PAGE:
HPLC Method Development around the World: Why it is so hard

Taking a method that was developed and published from another country and trying to use it in another country – why should that be so hard? Well, once, I was trying to reproduce an HPLC method from a Japanese group published in an Analytical Chemistry Journal (Honda et al 1991 Anal Biochem 199: 256). It turns out the columns used, in the paper, were not available NOR for sale in the US. I tried many columns, with similar characteristics (packing material, coating, etc.) and none worked (even with help from companies selling columns based on their knowledge). I basically had to start from scratch and develop my own system, which I did and it was totally different and more complex.

Another time, I was using an older method, which used high pressure solvent mixing, versus what I had, which was low pressure mixing and could not reproduce the separation. Again with modifications, I was able to get the right results. As it turns out, high pressure mixing, involves solvent compressibility calculations in its mixing algorithm and if not calculated properly can actually throw off the solvent mix the column sees.

So the take home points:

  1. Make sure all the instruments are the same (avoids void volume issues, etc.)
  2. Make sure Solvent and water quality are the same (this is easier now).
  3. Make sure the columns are the same and available.
  4. Use set standards and if possible the same standards

David Slomczynski, Ph.D; Geometrick Enterprises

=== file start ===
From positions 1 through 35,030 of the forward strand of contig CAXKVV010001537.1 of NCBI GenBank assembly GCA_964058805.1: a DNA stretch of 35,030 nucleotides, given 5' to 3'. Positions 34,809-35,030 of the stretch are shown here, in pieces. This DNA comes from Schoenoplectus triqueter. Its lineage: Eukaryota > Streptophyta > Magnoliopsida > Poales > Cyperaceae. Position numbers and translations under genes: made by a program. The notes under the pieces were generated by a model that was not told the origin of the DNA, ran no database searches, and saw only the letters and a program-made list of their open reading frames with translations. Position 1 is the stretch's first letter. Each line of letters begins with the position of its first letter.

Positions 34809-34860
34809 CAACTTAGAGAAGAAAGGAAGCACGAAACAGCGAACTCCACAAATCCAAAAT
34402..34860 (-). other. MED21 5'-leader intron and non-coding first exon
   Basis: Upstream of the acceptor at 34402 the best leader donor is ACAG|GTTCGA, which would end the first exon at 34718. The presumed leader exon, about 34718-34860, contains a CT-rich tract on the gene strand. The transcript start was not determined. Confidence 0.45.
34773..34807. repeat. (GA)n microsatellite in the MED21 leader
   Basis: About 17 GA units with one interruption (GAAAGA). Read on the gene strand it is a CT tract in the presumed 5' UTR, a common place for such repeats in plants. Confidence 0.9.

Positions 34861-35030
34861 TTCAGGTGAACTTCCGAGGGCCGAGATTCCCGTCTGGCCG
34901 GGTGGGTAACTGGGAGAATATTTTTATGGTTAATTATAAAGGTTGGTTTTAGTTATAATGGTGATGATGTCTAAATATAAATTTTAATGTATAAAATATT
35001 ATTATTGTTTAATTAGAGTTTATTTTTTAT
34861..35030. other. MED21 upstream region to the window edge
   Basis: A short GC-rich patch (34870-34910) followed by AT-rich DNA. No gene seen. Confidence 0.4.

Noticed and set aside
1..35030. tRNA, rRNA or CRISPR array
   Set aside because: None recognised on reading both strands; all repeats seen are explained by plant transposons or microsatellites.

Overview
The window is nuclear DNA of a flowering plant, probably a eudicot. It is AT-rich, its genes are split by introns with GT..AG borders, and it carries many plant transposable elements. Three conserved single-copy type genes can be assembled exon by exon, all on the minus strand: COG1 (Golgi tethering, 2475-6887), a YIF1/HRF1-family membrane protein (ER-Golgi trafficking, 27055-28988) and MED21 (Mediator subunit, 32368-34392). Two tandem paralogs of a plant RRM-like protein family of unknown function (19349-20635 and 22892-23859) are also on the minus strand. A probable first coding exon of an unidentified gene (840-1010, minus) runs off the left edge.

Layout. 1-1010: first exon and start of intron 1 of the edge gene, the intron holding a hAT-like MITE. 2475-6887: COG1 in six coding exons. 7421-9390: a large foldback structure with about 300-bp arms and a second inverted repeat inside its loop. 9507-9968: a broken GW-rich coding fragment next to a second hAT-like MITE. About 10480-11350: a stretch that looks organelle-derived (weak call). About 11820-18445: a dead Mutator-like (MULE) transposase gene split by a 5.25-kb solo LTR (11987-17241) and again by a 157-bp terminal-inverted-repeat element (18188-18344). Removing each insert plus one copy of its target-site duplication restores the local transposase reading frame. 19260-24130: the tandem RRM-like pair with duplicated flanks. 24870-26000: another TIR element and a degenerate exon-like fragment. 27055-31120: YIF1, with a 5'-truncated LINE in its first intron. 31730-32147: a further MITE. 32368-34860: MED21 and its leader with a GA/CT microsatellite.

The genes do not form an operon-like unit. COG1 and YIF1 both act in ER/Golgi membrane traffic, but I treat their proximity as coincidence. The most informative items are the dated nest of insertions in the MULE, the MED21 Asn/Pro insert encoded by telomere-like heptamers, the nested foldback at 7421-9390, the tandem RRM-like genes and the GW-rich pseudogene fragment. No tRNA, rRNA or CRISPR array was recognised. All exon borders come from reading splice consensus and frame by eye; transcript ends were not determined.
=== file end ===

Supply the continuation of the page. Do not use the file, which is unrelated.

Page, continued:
B. cereus about contamination – Part 3

In part 2  (  http://wp.me/p7I0V6-1l  ) I covered problems with equipment. This post will cover cleaning. As was once told me by my graduate advisor, ‘Cleanliness is next to Godliness’. So, protocols for cleaning are important. Too many times people get accustomed to CIP (Clean In Place) but do not check whether or not the procedure actually works.

There are many tools to check for issues, one is from Hygienia and there are many others. This is a basic test to determine if there are intact bacteria, mold, etc. Then further tests, like culturing, etc. will determine what the microorganism is and what to do about it.

At one particular job, I was working on a project where sterility was important, since we were doing a continuous fermentation to a slow growing culture. It was important that the initial sterility and cleanliness were paramount. All the issues with dead spot, etc. were in place but how to clean was not discussed. We started with a CIP (Clean In Place) system but determined that the system caused issues, namely some Bacillus sp. that was found in the CIP (Clean In Place) material. We had to switch and tried several different vendors until one solution was found of a different make up.

In another instance, a simple brush was found to be the culprit in scoring the inside of a fermentor. It was these scratches, that allowed contamination to build up. We had dismantle the fermentor and polish the inside to remove these scratches before continuing with our process.

Cleaning protocols are not infallible and need to be tested to make sure they work properly.

All 3 posts show how important being observant and diligent in dealing with contamination can be.

David Slomczynski, Ph.D; Geometrick Enterprises